AFSPA has failed to tame insurgents

AFSPA has failed to tame insurgents

Much like its unique traditions and folklore, insurgency in the North-East, a region of 45 million people, is showing no signs of dying. On June 4, 18 Army troopers were killed and a dozen injured in Manipur. Three rebel groups, led by the Khaplang faction of the National Socialist Council of Nagaland (NSCN-K), used rocket-propelled grenades and improvised explosive devices in one of the biggest raids on security forces in the region in recent years. In fact, this has been the worst attack faced by the Army in the country in about two decades, losing 18 men in a single incident.

Raids such as this takes place intermittently, denying any opportunity to the government’s peace and security strategists from taking solace at the thought that insurgency in the region was on the decline, going by statistics. In fact, the security establishment cannot be blamed for believing or claiming that insurgency is on the wane because at present New Delhi is engaged in peace talks with five frontline rebel groups from the region, while seven other major militant outfits are observing ceasefire, pending the start of peace negotiations.

Why has the North-East not been able to emerge from the fury of cyclical violence by heavily armed insurgents? The policies of the Centre are to a great extent responsible for providing the much-needed oxygen that sustains insurgency. One of the major flaws has been the policy of engaging in so-called “peace talks” with almost any insurgent group who either volunteers to sit for dialogue or accepts an offer from the government to enter into a truce to begin with.

There are umpteen instances when a rebel group with which the government begins a peace dialogue gets split. Such belligerent breakaway factions have forced the government to talk to more than one faction of the same insurgent group. In Assam, the authorities are currently engaged in peace negotiations with two factions of the National Democratic Front of Bodoland (NDFB), while a third faction is wreaking havoc, killing and kidnapping people for ransom.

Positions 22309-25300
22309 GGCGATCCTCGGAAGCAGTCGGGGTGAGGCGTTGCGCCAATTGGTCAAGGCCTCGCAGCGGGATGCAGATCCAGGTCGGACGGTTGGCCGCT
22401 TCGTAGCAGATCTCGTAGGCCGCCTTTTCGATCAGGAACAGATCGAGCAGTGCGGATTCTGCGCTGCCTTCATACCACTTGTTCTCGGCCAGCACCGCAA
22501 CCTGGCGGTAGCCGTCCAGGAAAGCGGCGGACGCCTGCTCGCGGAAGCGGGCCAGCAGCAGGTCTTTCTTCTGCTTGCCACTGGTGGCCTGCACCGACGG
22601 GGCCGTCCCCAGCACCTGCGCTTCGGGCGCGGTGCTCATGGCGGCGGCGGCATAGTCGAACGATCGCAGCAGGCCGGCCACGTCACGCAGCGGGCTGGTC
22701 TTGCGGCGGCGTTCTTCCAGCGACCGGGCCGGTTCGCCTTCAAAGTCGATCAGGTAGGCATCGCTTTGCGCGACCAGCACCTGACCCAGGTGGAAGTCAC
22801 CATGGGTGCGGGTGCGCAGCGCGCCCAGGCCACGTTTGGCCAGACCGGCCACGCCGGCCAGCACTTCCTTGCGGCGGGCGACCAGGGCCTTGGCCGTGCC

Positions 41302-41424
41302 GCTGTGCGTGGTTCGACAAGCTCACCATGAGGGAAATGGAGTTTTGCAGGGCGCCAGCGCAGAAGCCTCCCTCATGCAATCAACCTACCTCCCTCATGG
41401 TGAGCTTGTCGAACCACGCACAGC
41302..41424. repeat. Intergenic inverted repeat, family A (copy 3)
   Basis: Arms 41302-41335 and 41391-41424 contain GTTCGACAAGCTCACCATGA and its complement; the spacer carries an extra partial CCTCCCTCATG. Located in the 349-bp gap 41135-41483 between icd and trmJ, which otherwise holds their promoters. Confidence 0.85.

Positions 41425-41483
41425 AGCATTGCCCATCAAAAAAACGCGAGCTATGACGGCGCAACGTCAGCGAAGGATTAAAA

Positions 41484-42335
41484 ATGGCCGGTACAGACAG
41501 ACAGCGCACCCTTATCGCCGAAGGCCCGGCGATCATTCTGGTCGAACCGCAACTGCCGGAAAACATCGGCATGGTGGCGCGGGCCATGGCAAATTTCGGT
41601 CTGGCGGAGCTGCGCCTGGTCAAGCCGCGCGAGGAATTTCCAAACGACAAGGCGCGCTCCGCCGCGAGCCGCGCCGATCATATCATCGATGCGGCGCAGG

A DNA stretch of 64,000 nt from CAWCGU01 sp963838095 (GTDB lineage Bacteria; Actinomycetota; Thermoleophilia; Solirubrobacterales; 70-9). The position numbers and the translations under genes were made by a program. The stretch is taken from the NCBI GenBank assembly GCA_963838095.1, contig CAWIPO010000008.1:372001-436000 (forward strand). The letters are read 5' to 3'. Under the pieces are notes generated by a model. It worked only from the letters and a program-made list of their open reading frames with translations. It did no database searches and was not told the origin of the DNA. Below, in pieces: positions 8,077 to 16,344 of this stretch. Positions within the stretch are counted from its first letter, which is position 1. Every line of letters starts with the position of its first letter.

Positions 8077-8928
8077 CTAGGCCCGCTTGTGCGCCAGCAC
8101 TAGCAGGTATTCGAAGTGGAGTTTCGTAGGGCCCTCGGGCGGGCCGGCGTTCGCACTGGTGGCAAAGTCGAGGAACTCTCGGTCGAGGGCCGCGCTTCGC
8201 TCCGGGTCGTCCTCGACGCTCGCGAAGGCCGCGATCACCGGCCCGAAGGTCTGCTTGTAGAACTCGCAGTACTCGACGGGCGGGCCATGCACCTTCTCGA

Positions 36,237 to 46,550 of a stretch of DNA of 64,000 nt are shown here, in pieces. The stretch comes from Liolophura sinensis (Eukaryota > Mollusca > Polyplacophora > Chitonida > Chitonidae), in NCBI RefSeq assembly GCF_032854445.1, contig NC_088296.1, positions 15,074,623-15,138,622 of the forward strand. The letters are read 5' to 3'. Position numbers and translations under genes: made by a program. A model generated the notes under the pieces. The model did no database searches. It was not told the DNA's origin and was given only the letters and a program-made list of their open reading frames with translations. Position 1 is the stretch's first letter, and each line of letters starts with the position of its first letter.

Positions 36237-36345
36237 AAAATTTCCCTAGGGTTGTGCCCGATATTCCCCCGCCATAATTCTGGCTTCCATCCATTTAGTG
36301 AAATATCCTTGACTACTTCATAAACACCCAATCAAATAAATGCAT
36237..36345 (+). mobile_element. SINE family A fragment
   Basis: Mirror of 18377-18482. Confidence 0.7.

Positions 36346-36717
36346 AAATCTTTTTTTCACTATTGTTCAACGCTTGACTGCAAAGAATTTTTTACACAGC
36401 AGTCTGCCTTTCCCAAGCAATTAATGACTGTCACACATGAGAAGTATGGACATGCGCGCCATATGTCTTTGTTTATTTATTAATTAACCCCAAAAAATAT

The answer could lie in New Delhi announcing a moratorium on peace talks with new insurgent groups or break-away factions, while continuing with the peace negotiations with groups like the Isak-Muivah faction of the National Socialist Council of Nagaland (NSCN-IM), United Liberation Front of Asom (ULFA) and the other major outfits. After all, if we take the case of the NDFB in Assam, the government obviously cannot sign two separate peace agreements with the two factions of the same rebel group.

Anti-peace talk groups

A definite shift was noticed in the policy of the government on the issue of dealing with insurgency in the region. After the break-away NDFB-S killed more than 70 people in Assam in December 2014, Home Minister Rajnath Singh said the government would not engage in peace talks with any outfit which is involved in killings and violence and regard such groups merely as “terrorist organisations.” This verbal statement will have to be modified and translated into a policy directive, articulated unambiguously, to state that there would be no more peace talks with newer insurgent groups or factions. It should be made clear that New Delhi would not encourage new militant groups by keeping the option of talks open.

The June 4 Manipur attack must serve as a turning point for the Centre to revisit its peace policy because the rebels are closing ranks. On April 17, the heads of four frontline insurgent groups of the region had a get-together in Myanmar’s Sagaing division where they formed a common platform called the United National Liberation Front of Western South East Asia (UNLFW). The four groups are the NSCN-K, ULFA (Independent) Kamatapur Liberation Organisation (KLO) and the anti-peace talks NDFB faction called NDFB-Songbijit. The timing of the launch of this new rebel front is significant because it comes close on the heels of the abrogation of the 14-year-long ceasefire with New Delhi by the NSCN-K.
The anti-peace talk insurgents meant to demonstrate their strike potential became apparent with several attacks on security forces in the past two months, culminating in the last week’s raid. That the rebels are launching coordinated operations was evident by the joint statement issued by the NSCN-K, Kanglei Yawol Kanna Lup (KYKL) and the Kangleipak Communist Party (KCP) immediately after the attack, claiming responsibility. This means the UNLFW has sympathisers in the form of rebels from Manipur as well.

New Delhi’s policy review must also be directed at the draconian AFSPA that provides sweeping powers to the armed forces. In Manipur, for instance, AFSPA is in force since the mid-1980s but has failed to tame the insurgents. Tripura has dared to withdraw AFSPA in late May perhaps realising that excesses by men in uniform, taking advantage of the Act’s provisions, were only antagonising the common people, something the insurgents love because any anti-state protests helps them. Local ethnic dynamics aided by geography and the availability of trans-border lie-low shelters in Myanmar and elsewhere promises to keep insurgency alive in this far-eastern frontier.

(The writer is Executive Director, Centre for Development & Peace Studies, Guwahati)

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